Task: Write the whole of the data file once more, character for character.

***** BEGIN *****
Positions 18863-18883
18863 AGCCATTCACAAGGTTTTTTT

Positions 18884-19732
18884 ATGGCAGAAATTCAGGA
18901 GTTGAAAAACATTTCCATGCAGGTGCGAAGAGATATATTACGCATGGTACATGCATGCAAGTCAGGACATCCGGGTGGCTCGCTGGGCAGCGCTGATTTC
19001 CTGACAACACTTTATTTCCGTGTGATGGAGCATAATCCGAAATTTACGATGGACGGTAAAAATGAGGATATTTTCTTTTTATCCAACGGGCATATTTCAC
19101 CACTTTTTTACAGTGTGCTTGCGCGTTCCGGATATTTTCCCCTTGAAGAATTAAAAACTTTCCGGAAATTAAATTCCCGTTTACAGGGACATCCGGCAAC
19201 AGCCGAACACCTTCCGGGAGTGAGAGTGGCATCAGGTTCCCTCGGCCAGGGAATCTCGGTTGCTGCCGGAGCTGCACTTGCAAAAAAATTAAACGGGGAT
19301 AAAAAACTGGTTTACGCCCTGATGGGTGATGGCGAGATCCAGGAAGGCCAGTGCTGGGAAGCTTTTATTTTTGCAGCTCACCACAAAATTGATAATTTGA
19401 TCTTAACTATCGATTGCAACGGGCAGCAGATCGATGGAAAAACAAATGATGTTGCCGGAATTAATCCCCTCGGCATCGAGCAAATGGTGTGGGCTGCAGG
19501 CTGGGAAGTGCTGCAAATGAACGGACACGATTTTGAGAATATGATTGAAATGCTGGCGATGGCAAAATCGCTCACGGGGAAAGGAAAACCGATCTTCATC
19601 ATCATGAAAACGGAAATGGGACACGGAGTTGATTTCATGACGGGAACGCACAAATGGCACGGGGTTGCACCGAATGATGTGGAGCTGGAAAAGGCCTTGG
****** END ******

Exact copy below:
Positions 18863-18883
18863 AGCCATTCACAAGGTTTTTTT

Positions 18884-19732
18884 ATGGCAGAAATTCAGGA
18901 GTTGAAAAACATTTCCATGCAGGTGCGAAGAGATATATTACGCATGGTACATGCATGCAAGTCAGGACATCCGGGTGGCTCGCTGGGCAGCGCTGATTTC
19001 CTGACAACACTTTATTTCCGTGTGATGGAGCATAATCCGAAATTTACGATGGACGGTAAAAATGAGGATATTTTCTTTTTATCCAACGGGCATATTTCAC
19101 CACTTTTTTACAGTGTGCTTGCGCGTTCCGGATATTTTCCCCTTGAAGAATTAAAAACTTTCCGGAAATTAAATTCCCGTTTACAGGGACATCCGGCAAC
19201 AGCCGAACACCTTCCGGGAGTGAGAGTGGCATCAGGTTCCCTCGGCCAGGGAATCTCGGTTGCTGCCGGAGCTGCACTTGCAAAAAAATTAAACGGGGAT
19301 AAAAAACTGGTTTACGCCCTGATGGGTGATGGCGAGATCCAGGAAGGCCAGTGCTGGGAAGCTTTTATTTTTGCAGCTCACCACAAAATTGATAATTTGA
19401 TCTTAACTATCGATTGCAACGGGCAGCAGATCGATGGAAAAACAAATGATGTTGCCGGAATTAATCCCCTCGGCATCGAGCAAATGGTGTGGGCTGCAGG
19501 CTGGGAAGTGCTGCAAATGAACGGACACGATTTTGAGAATATGATTGAAATGCTGGCGATGGCAAAATCGCTCACGGGGAAAGGAAAACCGATCTTCATC
19601 ATCATGAAAACGGAAATGGGACACGGAGTTGATTTCATGACGGGAACGCACAAATGGCACGGGGTTGCACCGAATGATGTGGAGCTGGAAAAGGCCTTGG